Art Of The Meal: It Takes A Village
Barbecue and More: Pork ribs with a side of collards.


Community Q BBQ
1361 Clairmont Road, Decatur
404.633.2080 or
Hours: Lunch and dinner daily
(closing at 7 p.m. Sundays; 8:30 weekdays and 9:30 weekends or “whenever the meat runs out”).
Parking: Free in attached lot.
Dress Code: Jeans, shorts, bill caps – anything but tennis togs.

The Mandarin ideogram for the word home illustrates the Chinese notion of prosperity: A roof with a pig under it. In Georgia, that might be amended slightly, to add woodsmoke curling from a chimney.

What better represents a rich homecoming than pork? That’s especially true in Georgia, where the barbecue is always pig-centric. Georgia pitmasters may argue over what kind of wood ought to be used for smoking and which cuts make the best-tasting pulled or chopped sandwich, but the sauce is an extra. Oh, I love me some good homestyle vinegary or mustardy or molasses-sweetened sauce. But the taste test is whether the first strand you pull out of that pulled pork sandwich is tender, smoky and just fine on its own. After that, if you want to gild the lily with just a little coleslaw … perhaps a pickle … and a squirt of tangy sauce … knock yourself out.

Decatur’s aptly named Community Q gets it: The Georgia-style, go-it-alone pulled pork and ribs are the tent pole, the mainstay, the centerpiece on the family reunion picnic table. But just like the family reunions you’re glad you went to (the ones that didn’t erupt into political arguments or quietly melt the kids into lumps of tortured boredom), Community Q offers a little something for everyone. You wouldn’t have to look at the menu to grasp that, but just glance around the room, with all ages and cultures represented, chowing down with gusto – Rachel Maddow fans and Fox News watchers, apolitical sports fans and skateboarders, families with small kids and young couples on dates.

The ’cue starts in Georgia, but travels across the U.S., picking up brisket, sausage, St. Louis-style ribs, beef ribs, and yes, chicken – pulled and on the bone – along the way. Squeeze bottles on the tables allow a choice of sauces – sweet or vinegary.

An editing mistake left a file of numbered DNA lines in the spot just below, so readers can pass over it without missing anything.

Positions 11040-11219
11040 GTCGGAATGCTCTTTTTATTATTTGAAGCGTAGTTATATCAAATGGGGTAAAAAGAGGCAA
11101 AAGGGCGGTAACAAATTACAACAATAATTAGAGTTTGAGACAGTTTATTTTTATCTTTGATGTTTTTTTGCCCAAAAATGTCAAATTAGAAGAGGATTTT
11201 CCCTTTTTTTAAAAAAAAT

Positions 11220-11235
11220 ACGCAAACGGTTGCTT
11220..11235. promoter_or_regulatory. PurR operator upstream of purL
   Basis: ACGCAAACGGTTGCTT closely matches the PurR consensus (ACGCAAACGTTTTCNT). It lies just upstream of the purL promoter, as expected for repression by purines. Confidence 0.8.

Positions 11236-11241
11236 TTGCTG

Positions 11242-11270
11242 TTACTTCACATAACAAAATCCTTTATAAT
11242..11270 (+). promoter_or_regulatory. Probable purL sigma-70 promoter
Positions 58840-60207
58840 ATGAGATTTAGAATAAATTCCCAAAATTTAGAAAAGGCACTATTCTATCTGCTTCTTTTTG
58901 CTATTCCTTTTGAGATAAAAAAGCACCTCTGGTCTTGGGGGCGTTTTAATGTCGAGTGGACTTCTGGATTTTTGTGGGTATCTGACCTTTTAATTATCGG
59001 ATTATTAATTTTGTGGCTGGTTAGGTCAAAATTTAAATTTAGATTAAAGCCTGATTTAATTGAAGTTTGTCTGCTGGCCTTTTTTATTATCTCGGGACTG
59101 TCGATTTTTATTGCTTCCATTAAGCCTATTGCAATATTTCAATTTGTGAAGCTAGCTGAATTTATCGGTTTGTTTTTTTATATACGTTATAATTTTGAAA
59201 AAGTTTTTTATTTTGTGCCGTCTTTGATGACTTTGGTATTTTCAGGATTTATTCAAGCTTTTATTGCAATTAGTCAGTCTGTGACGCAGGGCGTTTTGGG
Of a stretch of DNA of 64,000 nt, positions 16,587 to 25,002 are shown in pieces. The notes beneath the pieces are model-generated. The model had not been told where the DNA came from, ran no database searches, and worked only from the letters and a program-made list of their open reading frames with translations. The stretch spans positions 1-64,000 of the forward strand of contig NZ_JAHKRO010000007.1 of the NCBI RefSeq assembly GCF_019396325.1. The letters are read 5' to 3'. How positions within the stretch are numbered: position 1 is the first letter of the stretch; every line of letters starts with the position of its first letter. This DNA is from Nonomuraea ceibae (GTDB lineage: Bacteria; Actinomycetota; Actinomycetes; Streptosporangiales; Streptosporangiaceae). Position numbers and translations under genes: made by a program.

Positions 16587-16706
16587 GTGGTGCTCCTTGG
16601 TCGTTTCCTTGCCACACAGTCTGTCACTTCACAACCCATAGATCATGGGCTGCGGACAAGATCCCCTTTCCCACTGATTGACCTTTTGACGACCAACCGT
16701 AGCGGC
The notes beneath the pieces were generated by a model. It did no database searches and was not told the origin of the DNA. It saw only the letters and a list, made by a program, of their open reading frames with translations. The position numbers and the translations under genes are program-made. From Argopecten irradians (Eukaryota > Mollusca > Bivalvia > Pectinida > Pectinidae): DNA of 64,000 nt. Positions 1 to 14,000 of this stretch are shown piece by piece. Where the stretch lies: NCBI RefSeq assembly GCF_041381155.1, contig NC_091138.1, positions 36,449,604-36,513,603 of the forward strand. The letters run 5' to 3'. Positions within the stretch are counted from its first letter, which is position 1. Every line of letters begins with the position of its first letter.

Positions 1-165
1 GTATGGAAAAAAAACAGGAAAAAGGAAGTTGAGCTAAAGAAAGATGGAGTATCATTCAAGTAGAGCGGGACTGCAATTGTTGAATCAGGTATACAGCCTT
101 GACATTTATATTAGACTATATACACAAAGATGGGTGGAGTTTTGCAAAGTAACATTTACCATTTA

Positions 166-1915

The smoke is authentic, if provided by gas-fired wood and an electric thermostat. No slave to any sort of tradition except taste, co-owners David Roberts, Stuart Baesel and Jim Laber are “self-taught. … We’ve just experimented till we found what works,” says Roberts. That would make them just like generations of pitmasters, except a little less sweaty.

It would also make Roberts a bit disingenuous: He was once chef de cuisine under legendary Atlanta chef Guenter Seeger, of Seeger’s and the Buckhead Ritz-Carlton. Baesel is a former pastry chef. This humble Decatur barbecue place may be a world away from their beginnings,  but their training shows in the respect they demonstrate for their ingredients.

What sets Community Q apart is that the barbecue is just the beginning. The sides are incredibly good, farm-fresh and unafraid of vegetables. As much as I loved the crisp-edged pork ribs (THE outstanding dish I tried), sweetly smoky chicken and tender pulled pork, I would go back for the “kitchen-sink” salad alone, and it would be just about a meal. (Yes, you can even take a vegetarian friend here.) On this particular day, the ever-changing salad was a big bowl of fresh baby lettuces, thin-sliced radishes, roasted cauliflower, pickled beets, sliced apple, marinated mushrooms, new potatoes, boiled egg and a sprinkling of lady peas – a bounty of the farmer’s daily offerings. Barbecue shack staples like baked beans, mac and cheese, hand-cut fries and especially good greens, as well as house-made slaw, are available as well.

 But pay particular attention to the list of specials near the counter, where you order: They may well include black-eyed peas with rosemary and bacon or smoked sweet potatoes with braised kale. The farmer is a key member of this Community – little bags of many of these same ingredients are for sale in zinc washtubs under the list, labeled by the farms they came from.

Nearly stupefied by the sheer volume of food we ate, we couldn’t even contemplate banana pudding, Georgia strawberry bread pudding or Rice Krispy treats with milk chocolate and caramel. But that’s OK – we’ll be back. This is a community we’re proud to belong to. 

Categories: Art of the Meal